As Gene Map Nears, Big Questions ; First Draft of the Human Genome Is Hailed for Its Medical Promise. but Ethics and Theology Are Also at Stake

By Laurent Belsie, writer of The Christian Science Monitor | The Christian Science Monitor, June 7, 2000 | Go to article overview

As Gene Map Nears, Big Questions ; First Draft of the Human Genome Is Hailed for Its Medical Promise. but Ethics and Theology Are Also at Stake


Laurent Belsie, writer of The Christian Science Monitor, The Christian Science Monitor


Not since Charles Darwin put forward his theory of evolution have natural scientists sparked such broad rethinking of that bedrock question: What is man?

Geneticists' unveiling of the first complete sequence of the human genetic code - expected sometime this month - is already causing a stir in the fields of medicine and law. Ultimately, this scientific breakthrough, like Darwin's bombshell, could challenge fixed social and theological ideas about humanity and its place in the universe.

Troubling ethical questions - such as eugenics for the unborn and genetic profiling for health insurance - are only the beginning. In mapping the human body's genetic code, researchers are framing a new context for an age-old debate: Is human nature the product of free will or predestination?

"The mapping information is going to help us rethink a whole lot of issues, such as privacy, confidentiality, ownerships of body parts," says Tom Shannon, professor of religion and social ethics at Worcester Polytechnic Institute and author of a new book on the subject. "It's really going to reshape how we think about each other."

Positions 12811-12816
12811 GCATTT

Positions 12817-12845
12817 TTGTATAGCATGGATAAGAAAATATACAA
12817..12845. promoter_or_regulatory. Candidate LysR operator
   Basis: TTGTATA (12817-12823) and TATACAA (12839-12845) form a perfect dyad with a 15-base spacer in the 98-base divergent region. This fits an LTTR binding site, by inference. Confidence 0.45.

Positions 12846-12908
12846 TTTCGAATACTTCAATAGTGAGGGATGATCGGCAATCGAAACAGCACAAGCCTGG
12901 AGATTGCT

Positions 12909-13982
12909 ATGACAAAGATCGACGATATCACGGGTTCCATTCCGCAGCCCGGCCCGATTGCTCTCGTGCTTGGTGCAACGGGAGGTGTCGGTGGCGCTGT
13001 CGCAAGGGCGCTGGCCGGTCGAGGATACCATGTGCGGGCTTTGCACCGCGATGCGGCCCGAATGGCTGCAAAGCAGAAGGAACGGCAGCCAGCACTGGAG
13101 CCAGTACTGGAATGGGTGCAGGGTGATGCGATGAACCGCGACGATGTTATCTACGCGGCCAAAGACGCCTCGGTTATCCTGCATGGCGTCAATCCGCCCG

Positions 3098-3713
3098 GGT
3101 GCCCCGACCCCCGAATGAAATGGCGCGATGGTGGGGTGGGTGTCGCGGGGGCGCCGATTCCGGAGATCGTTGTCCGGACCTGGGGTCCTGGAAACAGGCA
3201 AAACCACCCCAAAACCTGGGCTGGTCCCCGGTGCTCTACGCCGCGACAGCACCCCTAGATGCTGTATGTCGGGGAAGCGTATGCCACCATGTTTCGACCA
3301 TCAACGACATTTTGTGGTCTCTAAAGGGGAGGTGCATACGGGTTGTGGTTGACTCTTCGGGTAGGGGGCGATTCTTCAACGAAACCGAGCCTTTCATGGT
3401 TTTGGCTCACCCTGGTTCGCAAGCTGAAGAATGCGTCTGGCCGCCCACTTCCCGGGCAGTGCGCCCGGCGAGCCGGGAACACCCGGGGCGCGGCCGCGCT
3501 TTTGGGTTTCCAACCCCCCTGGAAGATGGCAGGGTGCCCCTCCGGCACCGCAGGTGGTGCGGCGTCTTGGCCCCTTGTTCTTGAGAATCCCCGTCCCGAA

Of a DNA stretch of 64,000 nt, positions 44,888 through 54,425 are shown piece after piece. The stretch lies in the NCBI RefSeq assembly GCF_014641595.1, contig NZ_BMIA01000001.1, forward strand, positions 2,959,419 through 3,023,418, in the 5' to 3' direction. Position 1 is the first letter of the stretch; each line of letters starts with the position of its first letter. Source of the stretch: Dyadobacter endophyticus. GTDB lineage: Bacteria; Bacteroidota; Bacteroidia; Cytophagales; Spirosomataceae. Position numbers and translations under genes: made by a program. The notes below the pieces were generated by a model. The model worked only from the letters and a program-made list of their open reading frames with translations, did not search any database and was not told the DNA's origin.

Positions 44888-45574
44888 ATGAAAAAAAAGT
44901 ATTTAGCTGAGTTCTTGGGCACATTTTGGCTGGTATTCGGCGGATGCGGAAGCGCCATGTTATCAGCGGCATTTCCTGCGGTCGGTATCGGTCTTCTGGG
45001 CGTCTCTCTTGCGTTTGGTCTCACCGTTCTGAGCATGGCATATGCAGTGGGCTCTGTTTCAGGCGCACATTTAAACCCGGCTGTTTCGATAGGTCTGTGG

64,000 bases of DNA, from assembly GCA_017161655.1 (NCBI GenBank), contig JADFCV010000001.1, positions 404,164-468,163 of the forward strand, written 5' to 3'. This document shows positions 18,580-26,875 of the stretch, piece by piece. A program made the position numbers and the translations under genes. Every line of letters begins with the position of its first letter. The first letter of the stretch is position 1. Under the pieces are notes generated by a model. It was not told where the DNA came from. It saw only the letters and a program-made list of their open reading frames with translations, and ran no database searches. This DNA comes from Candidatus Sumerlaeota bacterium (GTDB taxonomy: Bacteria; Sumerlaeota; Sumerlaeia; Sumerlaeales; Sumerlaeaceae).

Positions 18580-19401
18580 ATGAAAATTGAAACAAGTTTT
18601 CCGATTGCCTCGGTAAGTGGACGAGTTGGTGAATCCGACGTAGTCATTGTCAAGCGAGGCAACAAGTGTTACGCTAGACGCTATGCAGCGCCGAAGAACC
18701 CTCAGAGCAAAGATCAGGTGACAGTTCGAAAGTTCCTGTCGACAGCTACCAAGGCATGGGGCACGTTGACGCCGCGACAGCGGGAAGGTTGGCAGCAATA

For the medical profession, such changes will take time.

For one thing, the sequence is so long - some 3 billion parts - someone would have to spend more than 47 years round the clock merely to write it out. For another, the sequence that researchers hope to unveil this month will still be a working draft - incomplete and filled with small errors - that might not be finalized until 2003.

Even then, scientists won't understand the genome.

"Imagine that you have the entire works of Shakespeare in front of you, with no spaces and no grammar, and you don't know English," explains Betsey Dyer, a genetics researcher and biology professor at Wheaton College in Norton, Mass. That's what the complete sequence will look like. It could take decades to crack it.

Still, the complete sequence will mark a new plateau in scientific understanding. Two research teams - privately funded Celera Genomics in Rockville, Md., and a much larger publicly funded effort by academic, government, and foreign researchers - are racing to complete the sequence.

"It will revolutionize information about how our bodies work, how our bodies develop. It will lead to drugs and products that cure disease and prevent illness in the first place," says Michael Werner, bioethics counsel for the Biotechnology Industry Organization in Washington.

Already, it is shaking the legal profession, particularly in areas of patents and privacy.

Owning genetic keys

For starters, should companies own pieces of the human genetic code?

"The ability to obtain patent rights on human genome information can be incredibly commercially valuable," says Elizabeth Weiswasser, partner in the international law firm of Weil, Gotshal & Manges, headquartered in New York City.

The United States has offered patents on gene sequences for years. What's new, she says, are mass efforts at sequencing, which portend a flood of patents and court challenges as companies jockey for commercial advantage.

Privacy represents another looming legal tangle.

If doctors, armed with an individual's genetic code, eventually believe they can diagnose that a person in his 20s will incur a life- threatening disease in his 50s, who should know that information? The person? His relatives? His employer or insurer?